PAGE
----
Today’s awesome music topic: Ribbon Microphones.
Here’s just a small sample of the fascinating nuggets we’re about to cover:
- The Single Most Iconic Ribbon Microphone Of-ALL-Time (If you can afford it, do it! And skip the rest mics on this list)
- Ribbon Mics Are Not Cheap, Right? Correct! (Except for 2 notable exceptions that could literally save you thousands… today!)
- The Super-Cool Two-In-One Ribbon Microphone! (Perfect for the Most Common Stereo Recording Setups)
- PLUS… The “Secret Weapon” of a Legendary Producer for Jimi Hendrix and Led Zeppelin
All this… and much more.
Ready? Here we go…
Jump links for the skimmers…
- The Most Famous Ribbon Microphone of All-Time
- An Affordable Passive Ribbon Mic for Budget Studios
- The Best Affordable Active Ribbon Microphone
- A Large Diaphragm Ribbon Mic for Vocals
- A Matched-Pair for Blumlein Stereo Recording
- Two High-End Ribbon Mics in a Single Body
- A Classic Ribbon Microphone with a Hypercardioid Pattern
The Most Famous Ribbon Microphone of All-Time
If there is one company in the world whose name is synonymous with ribbon mics…it’s Royer Labs.
Years ago, they were honored with a Technical Grammy Award for their amazing contributions to the recording industry over the past several decades.
In their entire line, the Royer 121 is no doubt their most famous and loved microphone of all-time. Even newbies have likely heard of it before.
Unfortunately though, it’s not cheap. But if you can afford it, there’s no ribbon mic I’d recommend more than this one.
An Affordable Passive Ribbon Mic for Budget Studios
For some reason, virtuall all ribbon mics are expensive as hell. Most cost $1000 or more.
But if you’ve never even used a ribbon mic before, and you’re just curious to see what they’re all about…
Spending that much on an experiment is a little tough to justify.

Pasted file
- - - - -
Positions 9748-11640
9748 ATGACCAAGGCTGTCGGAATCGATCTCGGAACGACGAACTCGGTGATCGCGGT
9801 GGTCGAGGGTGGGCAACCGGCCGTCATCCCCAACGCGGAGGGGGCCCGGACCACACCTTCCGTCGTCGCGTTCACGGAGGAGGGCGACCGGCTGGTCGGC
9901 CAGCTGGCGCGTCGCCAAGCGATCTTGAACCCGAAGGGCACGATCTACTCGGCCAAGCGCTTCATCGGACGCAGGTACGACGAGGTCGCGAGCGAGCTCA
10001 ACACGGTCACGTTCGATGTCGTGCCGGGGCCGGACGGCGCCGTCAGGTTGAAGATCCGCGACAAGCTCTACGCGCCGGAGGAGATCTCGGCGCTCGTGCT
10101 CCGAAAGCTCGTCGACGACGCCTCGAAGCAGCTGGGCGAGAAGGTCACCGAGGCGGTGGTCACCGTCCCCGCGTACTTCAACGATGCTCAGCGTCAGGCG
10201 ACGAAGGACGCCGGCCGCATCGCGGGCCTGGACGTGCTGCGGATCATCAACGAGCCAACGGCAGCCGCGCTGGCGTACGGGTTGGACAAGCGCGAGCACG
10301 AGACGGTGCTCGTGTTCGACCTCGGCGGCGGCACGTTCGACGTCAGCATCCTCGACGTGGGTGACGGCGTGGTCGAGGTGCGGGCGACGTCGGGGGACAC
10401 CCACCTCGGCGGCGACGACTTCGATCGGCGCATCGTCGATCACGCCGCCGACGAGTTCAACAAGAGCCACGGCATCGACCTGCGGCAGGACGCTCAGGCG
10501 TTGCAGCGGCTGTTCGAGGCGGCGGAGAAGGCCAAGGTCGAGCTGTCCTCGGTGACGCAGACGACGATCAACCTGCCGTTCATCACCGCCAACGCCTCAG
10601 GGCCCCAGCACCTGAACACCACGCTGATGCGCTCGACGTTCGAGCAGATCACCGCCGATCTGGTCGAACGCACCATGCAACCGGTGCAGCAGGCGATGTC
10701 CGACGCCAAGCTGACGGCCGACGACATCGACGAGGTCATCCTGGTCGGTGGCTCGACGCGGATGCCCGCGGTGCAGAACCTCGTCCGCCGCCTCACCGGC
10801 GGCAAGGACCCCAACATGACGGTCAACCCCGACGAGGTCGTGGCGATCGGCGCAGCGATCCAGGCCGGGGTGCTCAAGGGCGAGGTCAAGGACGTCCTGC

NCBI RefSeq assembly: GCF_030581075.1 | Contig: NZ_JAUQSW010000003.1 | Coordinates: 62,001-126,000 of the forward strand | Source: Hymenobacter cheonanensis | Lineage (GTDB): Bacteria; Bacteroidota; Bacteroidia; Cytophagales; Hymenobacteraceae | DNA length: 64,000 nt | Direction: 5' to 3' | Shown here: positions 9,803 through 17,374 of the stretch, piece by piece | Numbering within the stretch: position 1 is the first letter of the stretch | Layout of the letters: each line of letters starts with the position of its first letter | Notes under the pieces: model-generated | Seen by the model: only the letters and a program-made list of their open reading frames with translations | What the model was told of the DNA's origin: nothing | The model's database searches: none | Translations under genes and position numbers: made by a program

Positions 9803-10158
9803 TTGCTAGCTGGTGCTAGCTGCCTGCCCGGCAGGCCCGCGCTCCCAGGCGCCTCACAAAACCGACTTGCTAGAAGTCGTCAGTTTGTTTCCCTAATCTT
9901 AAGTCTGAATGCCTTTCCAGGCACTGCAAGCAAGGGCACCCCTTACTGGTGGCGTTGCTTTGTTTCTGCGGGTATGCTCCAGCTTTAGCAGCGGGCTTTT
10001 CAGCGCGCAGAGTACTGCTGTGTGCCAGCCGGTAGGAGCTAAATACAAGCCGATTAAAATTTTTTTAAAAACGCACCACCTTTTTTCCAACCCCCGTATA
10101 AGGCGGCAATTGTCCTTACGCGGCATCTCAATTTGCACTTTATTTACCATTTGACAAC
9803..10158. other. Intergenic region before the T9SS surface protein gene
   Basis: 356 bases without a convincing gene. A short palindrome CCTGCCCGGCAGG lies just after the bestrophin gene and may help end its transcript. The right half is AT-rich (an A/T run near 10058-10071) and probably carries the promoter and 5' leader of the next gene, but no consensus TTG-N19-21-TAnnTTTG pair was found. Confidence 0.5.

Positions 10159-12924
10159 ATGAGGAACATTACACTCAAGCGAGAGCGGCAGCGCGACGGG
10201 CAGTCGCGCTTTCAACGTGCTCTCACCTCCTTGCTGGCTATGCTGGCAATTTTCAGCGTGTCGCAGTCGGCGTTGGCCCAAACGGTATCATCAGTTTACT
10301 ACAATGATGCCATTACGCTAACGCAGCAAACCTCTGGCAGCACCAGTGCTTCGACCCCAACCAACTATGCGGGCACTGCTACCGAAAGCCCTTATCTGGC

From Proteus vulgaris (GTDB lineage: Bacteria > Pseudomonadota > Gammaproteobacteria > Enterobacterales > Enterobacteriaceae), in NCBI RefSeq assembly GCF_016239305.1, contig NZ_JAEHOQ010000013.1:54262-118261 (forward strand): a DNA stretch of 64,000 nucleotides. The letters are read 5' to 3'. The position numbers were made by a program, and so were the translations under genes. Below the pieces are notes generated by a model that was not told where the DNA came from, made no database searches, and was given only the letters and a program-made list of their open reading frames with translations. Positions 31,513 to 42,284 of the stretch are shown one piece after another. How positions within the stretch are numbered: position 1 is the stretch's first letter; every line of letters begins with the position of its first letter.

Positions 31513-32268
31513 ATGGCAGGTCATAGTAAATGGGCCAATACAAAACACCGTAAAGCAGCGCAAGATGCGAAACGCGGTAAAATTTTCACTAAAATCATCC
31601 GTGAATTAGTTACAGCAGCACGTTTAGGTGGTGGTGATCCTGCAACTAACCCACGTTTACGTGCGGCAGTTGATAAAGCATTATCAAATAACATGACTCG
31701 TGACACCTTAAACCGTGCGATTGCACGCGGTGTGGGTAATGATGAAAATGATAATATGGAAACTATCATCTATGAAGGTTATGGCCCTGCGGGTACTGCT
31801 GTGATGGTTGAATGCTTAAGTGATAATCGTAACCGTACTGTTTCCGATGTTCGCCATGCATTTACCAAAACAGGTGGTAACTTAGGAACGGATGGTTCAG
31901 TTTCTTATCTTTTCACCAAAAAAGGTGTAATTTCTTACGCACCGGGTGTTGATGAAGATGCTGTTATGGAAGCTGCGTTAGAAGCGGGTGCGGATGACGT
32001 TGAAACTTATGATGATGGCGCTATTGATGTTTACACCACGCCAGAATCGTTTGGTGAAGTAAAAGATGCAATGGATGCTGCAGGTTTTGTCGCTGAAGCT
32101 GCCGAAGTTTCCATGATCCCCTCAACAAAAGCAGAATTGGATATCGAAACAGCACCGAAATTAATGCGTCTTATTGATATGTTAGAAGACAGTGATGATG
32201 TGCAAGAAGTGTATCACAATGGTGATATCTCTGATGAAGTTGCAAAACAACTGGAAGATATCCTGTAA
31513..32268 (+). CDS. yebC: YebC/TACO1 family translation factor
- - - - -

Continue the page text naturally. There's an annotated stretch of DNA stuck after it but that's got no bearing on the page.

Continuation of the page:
Lucky for us, there’s one great affordable exception: the Avantone Audio CR-14.
Among the small handful of ribbon mics in this mid-range of prices, it’s the only one that boasts nearly all positive reviews.
So for your first introduction to ribbon mics…it’s really the only logical choice.
Here’s the link:
The Best Affordable Active Ribbon Microphone
Back when Royer Labs first built the Royer 122, it was the FIRST EVER ribbon microphone with active electronics.
Soon after, active ribbon mics became the cool new thing among many microphone connoisseurs.
The only problem is: active ribbon mics are even more expensive than the passive ones.
The one notable exception is the Audio Technica AT4081. Priced at only around half the Royer 122, it’s one of the only alternatives even semi-affordable to the average person.
And of course…its reviews are almost universally positive as well.
A Large Diaphragm Ribbon Mic for Vocals
While ribbon mics aren’t typically known for vocal recording…
There’s a special subcategory known as large ribbon mics that closely resemble the design of a large diaphragm condenser.
The most famous example of a mic in this category is the AEAR84, which is designed as a multi-purpose mic, but is especially popular on vocals.
Like most ribbon mics, it has a standard figure-8 polar pattern, which can work especially well for singing duets.
So if a unique vocal mic with a classic vintage look is what you’re after, I highly recommend it.
A Matched-Pair for Blumlein Stereo Recording
With figure-8 microphones, there’s no better use for them than Blumlein Pair stereo recording.
To perform this technique, you need 2 figure-8 mics, angled at 90 degrees from each other.
Logically then, you’d assume that figure-8 ribbon mics would be commonly available in matched pairs.
But as it turns out…one of the only ribbon mics commonly sold as a matched pair is the Royer R10.
So for stereo recording, it’s the logical first choice.
Here’s the link:
Two High-End Ribbon Mics in a Single Body
Recognizing that ribbon mics are extremely popular for stereo recording…
Royer went ahead and created a revolutionary new design to make it super easy.
As you can see in the picture, the one-of-a-kind Royer SF-12 is actually a combination of two mics housed within a single body.
Each mic is positioned at 90 degrees relative to the other, making it perfect for either Blumlein Pair or M/S stereo recording.
So if you’re using your ribbon mics for this purpose anyway, why not make things easier on yourself?
Here’s the link:
A Classic Ribbon Microphone with a Hypercardioid Pattern
Due to the standard design of ribbon microphones, virtually all of them come with a figure-8 polar pattern.
However, one notable exception is hypercardioid pattern of the Beyerdynamic M160.
In contrast to figure-8 mics, which have terrible isolation, this polar pattern is ideal for situations that call for MAXIMUM isolation.
And as a bonus…it’s also good to know that this mic was a favorite of legendary producer Eddie Kramer, back in his days of recording Led Zeppelin and Jimi Hendrix.
That detail alone makes it an almost irresistable buy.
Here’s the link: